CanCulture: What was your first reaction upon hearing that your latest novel, The Return, made it onto the Giller Prize longlist? 

Dany Laferrière: Very happy. It is important for a book in its time to get any kind of exposure.

CC: What do you consider to be the strengths of your book?

DL: Oh, I don’t know. I don’t think about that like that. I just write books with my vision to draw a picture. I write books on maybe the same area, the same field, from my childhood to now. I have written 21 books and they are on the same level for me and they all talk about the same thing. My journey is something like that: my childhood in Petit Goâve to Port-au-Prince, in Montreal and Miami and other towns in America. I want to follow the places of my life. You know there was a big event in Haiti, the coming of the dictatorship of [Jean-Claude] Duvalier. After that, so many people were in exile. All of my books relate [to] the story of this exile, this voyage. It is my story but it is the story of so many people who had to leave their country and to go outside, and to women who have to live with their memories. And that is why I am talking about my childhood, or my adolescence under the dictator, or the death of my father and the return to Haiti in The Return.

CC: Do you just write the story as you experience it?

DL: Oh yes, I always write from my personal life with the desire of writing for everybody but also I begin with me. It is always personal. Writing is never, for me, something public. I have to go deep inside to the bottom. It is only when I am really honest with myself that I can reach the audience.

CC: Do you ever struggle with nostalgia and identity?

DL: No, I never talk about identity, I know my identity exactly. I just want to show my identity with all of my books. I know where I am from, I know what my childhood is, and what I am doing here. This is an occidental problem, the problem of identity. I don’t have any problem like that. I am not nostalgic, [which] is why all of my books are written in the present tense.

A long time ago I came to Montreal. I left Haiti 35 years ago, and you live with so many people. After 35 years, you know your neighbors and you know the people of this country. You would like sometimes to show yourself to these people because there are so many people who say anything about Haiti and they don’t even know Haiti, they don’t even see Haiti. They only talk about the numbers, the famine, about the poverty, about the dictatorship. I would like to show to them that there are very sophisticated feelings in Haiti. I would like to show them that [Canadians] are the same people as we in [Haiti].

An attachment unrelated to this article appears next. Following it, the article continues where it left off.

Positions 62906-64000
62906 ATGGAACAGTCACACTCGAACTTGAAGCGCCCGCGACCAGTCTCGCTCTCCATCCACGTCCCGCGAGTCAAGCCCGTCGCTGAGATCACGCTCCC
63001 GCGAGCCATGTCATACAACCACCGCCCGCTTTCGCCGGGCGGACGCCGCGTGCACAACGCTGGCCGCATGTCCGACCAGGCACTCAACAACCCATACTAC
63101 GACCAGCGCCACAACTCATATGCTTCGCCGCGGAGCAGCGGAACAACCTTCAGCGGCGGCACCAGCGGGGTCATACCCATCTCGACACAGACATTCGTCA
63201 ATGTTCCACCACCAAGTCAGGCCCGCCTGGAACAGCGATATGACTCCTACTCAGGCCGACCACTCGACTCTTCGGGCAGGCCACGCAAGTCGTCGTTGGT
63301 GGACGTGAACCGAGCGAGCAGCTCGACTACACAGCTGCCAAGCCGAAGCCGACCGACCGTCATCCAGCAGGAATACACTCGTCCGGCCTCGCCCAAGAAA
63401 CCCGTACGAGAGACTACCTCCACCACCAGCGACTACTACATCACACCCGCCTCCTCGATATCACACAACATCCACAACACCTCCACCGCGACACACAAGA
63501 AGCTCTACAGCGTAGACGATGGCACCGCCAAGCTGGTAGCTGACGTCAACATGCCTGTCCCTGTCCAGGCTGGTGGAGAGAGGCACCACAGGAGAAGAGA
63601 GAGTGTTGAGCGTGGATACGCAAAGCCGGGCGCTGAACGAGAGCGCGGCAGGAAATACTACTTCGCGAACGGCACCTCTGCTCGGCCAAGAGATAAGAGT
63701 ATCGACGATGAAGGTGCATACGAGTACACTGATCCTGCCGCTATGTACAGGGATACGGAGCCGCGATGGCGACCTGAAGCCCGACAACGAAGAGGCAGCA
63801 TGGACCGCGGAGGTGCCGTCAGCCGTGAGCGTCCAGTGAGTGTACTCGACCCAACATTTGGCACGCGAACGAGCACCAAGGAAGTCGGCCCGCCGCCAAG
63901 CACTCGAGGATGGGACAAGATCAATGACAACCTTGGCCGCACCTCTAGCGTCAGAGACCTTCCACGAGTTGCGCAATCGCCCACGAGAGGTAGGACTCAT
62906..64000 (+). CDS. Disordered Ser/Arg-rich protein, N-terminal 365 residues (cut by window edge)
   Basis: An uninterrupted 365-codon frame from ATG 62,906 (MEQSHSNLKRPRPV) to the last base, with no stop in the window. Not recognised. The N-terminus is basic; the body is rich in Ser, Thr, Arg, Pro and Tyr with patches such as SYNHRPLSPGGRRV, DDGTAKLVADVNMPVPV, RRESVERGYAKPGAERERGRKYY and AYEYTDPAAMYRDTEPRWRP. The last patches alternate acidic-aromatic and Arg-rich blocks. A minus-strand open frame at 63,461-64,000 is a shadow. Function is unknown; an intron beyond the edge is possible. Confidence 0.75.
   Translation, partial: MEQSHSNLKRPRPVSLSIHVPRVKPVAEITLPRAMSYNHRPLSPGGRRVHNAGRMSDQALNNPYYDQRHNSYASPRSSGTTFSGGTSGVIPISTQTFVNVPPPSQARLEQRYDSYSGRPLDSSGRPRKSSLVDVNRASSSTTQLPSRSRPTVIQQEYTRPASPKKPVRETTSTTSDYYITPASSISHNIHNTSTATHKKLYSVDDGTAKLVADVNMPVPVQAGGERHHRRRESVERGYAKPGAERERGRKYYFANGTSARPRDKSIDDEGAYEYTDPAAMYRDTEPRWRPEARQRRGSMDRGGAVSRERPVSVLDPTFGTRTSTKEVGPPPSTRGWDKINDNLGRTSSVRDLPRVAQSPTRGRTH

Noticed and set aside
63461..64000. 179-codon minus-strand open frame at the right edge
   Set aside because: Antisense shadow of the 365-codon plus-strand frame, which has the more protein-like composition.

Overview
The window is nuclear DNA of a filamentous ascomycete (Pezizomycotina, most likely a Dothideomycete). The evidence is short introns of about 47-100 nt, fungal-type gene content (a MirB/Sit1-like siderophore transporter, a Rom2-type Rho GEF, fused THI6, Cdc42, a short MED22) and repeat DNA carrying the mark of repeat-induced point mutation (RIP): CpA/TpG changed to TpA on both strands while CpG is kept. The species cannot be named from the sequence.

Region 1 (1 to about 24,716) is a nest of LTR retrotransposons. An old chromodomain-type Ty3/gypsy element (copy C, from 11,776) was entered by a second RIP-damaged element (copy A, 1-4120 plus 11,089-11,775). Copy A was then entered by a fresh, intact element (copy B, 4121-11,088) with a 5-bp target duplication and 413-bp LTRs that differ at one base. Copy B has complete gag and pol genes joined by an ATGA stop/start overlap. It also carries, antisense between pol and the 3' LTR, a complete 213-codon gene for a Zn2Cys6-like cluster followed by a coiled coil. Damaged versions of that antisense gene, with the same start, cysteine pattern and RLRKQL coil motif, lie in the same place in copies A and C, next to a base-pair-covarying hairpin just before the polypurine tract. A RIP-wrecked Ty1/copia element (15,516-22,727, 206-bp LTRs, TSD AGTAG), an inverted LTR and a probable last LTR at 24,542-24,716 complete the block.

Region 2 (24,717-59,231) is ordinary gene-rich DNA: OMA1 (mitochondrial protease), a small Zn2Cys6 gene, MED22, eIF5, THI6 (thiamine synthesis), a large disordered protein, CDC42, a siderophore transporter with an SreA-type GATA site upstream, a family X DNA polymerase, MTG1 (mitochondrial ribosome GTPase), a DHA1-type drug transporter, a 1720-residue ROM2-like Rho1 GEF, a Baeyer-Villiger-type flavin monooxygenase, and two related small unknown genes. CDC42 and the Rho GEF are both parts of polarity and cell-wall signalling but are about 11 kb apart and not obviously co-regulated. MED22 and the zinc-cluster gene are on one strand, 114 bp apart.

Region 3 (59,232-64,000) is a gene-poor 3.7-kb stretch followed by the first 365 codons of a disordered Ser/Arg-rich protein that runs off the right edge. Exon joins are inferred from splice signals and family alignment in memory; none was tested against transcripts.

CC: Has the search for simplicity been greatest lesson you have learned about writing?

DL: Yes, inside that simplicity is that whole complexity. Simplicity is a piece of art that the artist uses to escape all of the difficulties; I do not put the difficulties or the anguishes inside the work. You did not see what happened to [me when I] was writing the book: you did not see all of the nightmares, all of the anguishes when you are reading the conclusion, the sunny part of the work. This is the lesson that I have learned from the primitive painters who are living in Haiti. There are very poor people in Haiti who are painting pictures that are so elegant, that do not show you what is their daily life, what kind of problems they confront when they are making these paintings. There is always the problem of daily life when children can’t go to school, can’t eat. Painters don’t have the money to pay the rent. You never see that in their painting. For me, I put some information of the daily life and I talk about famine, I talk about some kind of problem inside, even [when] I am talking about the death of my father [and] the terrible situation in Haiti.

I hope that you can see the sun in the middle of the book. It is a sunny book; it is not a very morbid or very dark book. For me, the dark or the morbid is always from people who have a very easy life and strive to change and to talk about something else in their art. It is like that for every one when you are in your imagination: you don’t want to find exactly what happened in your daily life. And when people have an easy life, they want to be dark in their imagination, or when they have difficulties in their daily life they can’t see how to go outside of these difficulties. And sometimes they escape by the art. They put the sun that they cannot have in their daily life in their art.

CC: Do you think that the “sun” in the book will stand out during the consideration for the Giller Prize?

DL: I don’t write for the Giller Prize, I write for the reader. I don’t know what happened to the reader. The reader is someone with his own life. Every reader has his own reading: you are not only reading the book, you are reading with your feelings with what happened to you this day. Even the weather has more of an influence, sometimes more important than the writer, on what you are reading. I don’t write for any kind of specific reader. I write and the reader, if you want, reads.

– Photo courtesy of Alex Paillon